An off-road utility vehicle passing through the bay and reaching a barrier island shows just how expansive the 129-mile shoreline restoration project has become.
Colonel Robert Bartlow, chief of the Natural Disaster Recovery Division within the Air Force Center for Civil Engineers, and his team were tasked with exactly how to use the fine-sand beaches of the Florida coast to their advantage.
“The natural environment provides that first line of defense against storms,” he said.
Included in that first line of defense will be a salt marsh, a built shoreline, a protective oyster reef, and reinforced sand dunes.
Walking toward the sand dunes, Bartlow joked about being in engineering school not thinking he’d be working with a natural environment.
“It’s not something we traditionally do in Air Force civil engineering,” he said. Now maneuvering around sea oats (the coastal plants that dot the area), he explained that they are “the glue that holds these dunes together.”
“When a storm comes and storm surge comes, having these dunes built provides a natural barrier against that storm surge … and protects the base that is on the other side,” he said.
Beyond physical measurements, the Department of Defense asked Air Force engineers to develop new technology to help forecast future storm threats. Lieutenant Nicholas Cap, the chief of innovation within the Natural Disaster Recovery Division, showed what they developed through a virtual reality headset.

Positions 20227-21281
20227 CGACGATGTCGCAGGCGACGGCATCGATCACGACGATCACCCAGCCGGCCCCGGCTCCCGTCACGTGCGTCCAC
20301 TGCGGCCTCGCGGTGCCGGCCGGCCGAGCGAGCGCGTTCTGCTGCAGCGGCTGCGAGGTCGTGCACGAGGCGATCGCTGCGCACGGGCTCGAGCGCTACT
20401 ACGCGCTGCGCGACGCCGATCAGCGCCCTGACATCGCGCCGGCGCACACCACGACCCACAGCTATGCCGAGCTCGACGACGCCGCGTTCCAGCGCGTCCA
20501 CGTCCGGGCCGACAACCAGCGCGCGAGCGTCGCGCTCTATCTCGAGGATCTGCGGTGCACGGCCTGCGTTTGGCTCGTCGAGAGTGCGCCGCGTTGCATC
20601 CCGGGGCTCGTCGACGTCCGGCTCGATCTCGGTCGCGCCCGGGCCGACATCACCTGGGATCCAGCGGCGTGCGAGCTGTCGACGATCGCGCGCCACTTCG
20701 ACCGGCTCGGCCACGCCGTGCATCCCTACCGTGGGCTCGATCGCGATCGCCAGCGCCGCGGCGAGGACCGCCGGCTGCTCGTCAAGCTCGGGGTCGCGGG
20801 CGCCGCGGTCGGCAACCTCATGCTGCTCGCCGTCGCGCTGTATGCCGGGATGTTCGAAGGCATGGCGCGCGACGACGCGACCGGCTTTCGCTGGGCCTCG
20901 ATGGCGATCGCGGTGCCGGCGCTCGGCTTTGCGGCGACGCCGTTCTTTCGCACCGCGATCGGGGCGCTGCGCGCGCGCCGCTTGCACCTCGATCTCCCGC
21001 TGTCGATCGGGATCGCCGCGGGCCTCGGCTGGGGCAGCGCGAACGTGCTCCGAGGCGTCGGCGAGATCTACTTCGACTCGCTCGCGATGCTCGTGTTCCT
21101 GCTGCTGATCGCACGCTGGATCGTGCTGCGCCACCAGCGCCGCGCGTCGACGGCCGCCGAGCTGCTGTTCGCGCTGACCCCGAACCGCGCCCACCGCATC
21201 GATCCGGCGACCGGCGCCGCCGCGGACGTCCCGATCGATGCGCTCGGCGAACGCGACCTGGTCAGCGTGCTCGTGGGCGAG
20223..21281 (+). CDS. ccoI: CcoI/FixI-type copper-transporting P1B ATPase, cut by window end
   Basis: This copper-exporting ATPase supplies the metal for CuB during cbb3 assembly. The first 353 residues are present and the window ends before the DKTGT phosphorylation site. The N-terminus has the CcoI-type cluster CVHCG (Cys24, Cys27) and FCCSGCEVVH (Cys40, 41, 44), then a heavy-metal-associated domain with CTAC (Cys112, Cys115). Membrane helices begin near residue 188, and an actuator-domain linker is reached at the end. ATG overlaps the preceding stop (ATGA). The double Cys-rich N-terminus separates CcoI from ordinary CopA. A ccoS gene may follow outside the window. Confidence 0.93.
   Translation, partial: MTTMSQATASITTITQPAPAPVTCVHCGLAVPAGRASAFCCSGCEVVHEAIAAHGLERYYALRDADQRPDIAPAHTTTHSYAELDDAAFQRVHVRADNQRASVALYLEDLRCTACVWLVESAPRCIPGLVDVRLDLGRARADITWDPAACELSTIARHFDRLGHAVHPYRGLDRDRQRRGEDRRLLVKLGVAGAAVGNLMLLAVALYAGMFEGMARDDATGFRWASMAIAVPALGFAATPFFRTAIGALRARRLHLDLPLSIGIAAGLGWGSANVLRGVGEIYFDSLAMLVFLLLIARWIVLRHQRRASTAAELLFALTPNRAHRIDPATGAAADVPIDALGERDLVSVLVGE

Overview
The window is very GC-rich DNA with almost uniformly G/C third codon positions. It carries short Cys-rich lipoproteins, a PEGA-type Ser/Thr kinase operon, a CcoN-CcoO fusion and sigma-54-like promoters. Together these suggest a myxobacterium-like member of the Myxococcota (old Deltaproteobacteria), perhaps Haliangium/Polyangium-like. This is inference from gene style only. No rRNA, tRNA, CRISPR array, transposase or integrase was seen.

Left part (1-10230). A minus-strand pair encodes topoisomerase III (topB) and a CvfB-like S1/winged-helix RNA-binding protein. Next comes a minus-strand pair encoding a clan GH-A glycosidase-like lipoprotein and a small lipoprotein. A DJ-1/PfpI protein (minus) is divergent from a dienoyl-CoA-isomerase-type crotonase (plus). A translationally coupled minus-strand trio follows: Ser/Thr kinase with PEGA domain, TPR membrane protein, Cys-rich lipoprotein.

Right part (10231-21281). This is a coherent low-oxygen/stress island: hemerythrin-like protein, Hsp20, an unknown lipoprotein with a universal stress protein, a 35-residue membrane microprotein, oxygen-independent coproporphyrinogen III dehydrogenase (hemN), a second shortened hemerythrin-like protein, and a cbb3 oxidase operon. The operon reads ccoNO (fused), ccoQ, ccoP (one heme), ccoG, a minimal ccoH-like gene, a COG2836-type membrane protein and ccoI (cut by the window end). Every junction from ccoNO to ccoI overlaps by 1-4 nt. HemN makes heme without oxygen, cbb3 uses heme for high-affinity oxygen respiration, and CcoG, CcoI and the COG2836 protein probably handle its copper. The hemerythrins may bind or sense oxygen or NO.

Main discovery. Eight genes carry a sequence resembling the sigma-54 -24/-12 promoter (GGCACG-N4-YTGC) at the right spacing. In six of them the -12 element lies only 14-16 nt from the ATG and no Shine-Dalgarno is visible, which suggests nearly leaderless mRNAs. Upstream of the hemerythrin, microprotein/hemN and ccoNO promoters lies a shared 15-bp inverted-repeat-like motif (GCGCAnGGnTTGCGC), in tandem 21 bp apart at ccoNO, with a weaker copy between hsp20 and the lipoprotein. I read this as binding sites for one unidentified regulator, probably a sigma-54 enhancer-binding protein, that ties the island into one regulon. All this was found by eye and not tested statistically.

The technology, known as the “digital twin” of the foundation, aggregates all the design and rebuild planning details and enables engineers to use virtual and augmented reality to prepare for challenges before they occur.
Cap can interact with the new hangars, which will house F-35 fighter jets next year.
“Now I can look and see, okay, we know the storm will be a category 3. … Let’s go through the base in the digital twin and see, okay, these facilities can handle that,” he said. “Instead of being reactive, it allows us to be proactive in the face of future threats.”
Watkins said the Air Force plans to use what it learns from Tyndall to help establish best practices for fortifying non-military buildings along the Florida coast.
“I certainly hope that what we do here and what we learn here can be scaled and shared,” Watkins said. “There’s a lot of pressure to be critical of what we do and make sure we’re doing it the right way…so we can share that with other communities and other facilities around the coast.”